Apparently message boards have been lighting up to this topic and The South China Morning Post confirms the allegations that the devices suffering from the problem have been chalked up as water damaged. Back in April in the United States a class action lawsuit was filed over the same issue…
Apple claims that the water sensors are located in the headphone jack and towards the bottom of the iPhone and are designed to not be triggered by humidity or other environmental conditions. Not to sound pessimistic but this seems like it could have slipped through the usual tests that would measure temperature durability. Experts agree saying iPhones may not be suited to withstand such sticky air mass.
One disgruntled customer was offered a replacement by his carrier but he refused when he learned he would still be charged a fee. Justin Hayward stated to the Hong Kong based paper that he hadn’t done anything wrong and that Apple should test the phone more thoroughly in climates with high levels of humidity. Fair enough, Justin.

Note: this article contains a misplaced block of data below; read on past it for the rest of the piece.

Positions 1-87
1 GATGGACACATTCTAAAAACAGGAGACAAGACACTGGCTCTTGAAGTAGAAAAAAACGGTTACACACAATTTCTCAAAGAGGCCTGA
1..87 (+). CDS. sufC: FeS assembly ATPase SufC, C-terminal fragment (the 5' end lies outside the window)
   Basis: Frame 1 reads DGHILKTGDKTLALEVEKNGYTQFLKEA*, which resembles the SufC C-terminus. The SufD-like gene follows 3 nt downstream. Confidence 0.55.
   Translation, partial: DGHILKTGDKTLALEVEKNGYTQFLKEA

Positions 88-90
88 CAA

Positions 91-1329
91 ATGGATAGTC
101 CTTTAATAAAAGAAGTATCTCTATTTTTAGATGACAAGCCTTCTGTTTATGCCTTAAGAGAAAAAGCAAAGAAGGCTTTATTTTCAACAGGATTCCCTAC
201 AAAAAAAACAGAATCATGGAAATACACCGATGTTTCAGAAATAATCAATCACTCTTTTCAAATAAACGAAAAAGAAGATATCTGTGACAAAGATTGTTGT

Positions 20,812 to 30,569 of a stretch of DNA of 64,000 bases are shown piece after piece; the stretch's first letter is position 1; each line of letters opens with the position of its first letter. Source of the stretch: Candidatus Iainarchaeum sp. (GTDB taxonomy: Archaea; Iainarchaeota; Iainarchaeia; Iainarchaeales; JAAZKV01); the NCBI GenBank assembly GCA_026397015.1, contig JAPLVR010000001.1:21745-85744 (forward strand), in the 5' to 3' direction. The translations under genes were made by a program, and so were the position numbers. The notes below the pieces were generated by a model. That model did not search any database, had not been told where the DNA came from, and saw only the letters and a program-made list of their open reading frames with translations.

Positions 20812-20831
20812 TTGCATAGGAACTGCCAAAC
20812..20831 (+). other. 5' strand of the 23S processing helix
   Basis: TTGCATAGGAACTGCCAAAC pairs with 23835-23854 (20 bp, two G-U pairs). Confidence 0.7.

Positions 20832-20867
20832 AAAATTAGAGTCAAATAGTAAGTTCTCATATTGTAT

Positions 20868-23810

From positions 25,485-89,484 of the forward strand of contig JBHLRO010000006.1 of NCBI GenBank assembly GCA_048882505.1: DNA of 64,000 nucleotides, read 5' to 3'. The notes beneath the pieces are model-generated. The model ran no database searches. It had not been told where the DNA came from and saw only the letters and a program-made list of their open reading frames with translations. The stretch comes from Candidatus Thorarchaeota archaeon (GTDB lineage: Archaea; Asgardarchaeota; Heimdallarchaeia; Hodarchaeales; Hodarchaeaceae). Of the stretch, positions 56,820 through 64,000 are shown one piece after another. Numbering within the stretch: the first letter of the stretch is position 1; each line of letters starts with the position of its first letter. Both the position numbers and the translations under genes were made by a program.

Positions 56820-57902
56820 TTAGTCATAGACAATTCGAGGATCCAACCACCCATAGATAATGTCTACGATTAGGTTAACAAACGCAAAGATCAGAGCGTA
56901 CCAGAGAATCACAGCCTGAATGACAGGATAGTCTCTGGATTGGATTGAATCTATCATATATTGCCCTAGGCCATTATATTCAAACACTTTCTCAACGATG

It seems like Apple could verify this possible oversight with a small room and one of those enormous humidifiers like my grandma used to have.
Has anyone’s moisture sensors been triggered indadvertedly or mistakenly? How did you go about explaining your case to Apple? Help our Asian pals out with any suggestions you have in our waterproof comment box below.